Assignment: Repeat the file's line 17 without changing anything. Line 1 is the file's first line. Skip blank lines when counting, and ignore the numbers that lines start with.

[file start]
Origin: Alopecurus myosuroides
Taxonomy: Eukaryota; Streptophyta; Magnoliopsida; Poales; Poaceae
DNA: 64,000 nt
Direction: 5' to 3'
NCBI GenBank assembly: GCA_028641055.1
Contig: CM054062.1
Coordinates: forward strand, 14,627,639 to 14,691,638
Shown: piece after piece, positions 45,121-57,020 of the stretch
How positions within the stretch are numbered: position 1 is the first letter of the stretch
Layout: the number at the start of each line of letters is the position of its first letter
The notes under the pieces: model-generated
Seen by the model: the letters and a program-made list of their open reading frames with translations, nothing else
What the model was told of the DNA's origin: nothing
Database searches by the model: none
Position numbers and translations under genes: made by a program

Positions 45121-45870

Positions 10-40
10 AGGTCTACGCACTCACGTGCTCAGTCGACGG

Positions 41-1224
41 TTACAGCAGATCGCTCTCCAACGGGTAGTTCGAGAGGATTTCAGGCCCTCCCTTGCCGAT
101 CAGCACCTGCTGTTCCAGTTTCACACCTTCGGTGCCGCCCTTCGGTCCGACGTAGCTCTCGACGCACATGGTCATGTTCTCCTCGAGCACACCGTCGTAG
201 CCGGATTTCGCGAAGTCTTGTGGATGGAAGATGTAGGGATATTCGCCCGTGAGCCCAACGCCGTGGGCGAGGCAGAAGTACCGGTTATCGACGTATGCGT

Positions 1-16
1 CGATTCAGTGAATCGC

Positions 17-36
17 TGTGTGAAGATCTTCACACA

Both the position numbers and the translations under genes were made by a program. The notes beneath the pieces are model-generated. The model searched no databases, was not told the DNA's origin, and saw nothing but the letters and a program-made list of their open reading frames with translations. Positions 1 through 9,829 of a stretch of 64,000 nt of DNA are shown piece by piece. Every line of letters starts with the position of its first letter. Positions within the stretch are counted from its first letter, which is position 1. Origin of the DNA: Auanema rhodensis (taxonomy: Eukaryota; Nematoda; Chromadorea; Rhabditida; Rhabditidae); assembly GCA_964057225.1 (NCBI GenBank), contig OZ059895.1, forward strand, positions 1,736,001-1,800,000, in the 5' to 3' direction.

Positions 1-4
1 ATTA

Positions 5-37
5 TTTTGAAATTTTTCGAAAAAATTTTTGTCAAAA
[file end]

Positions 10-40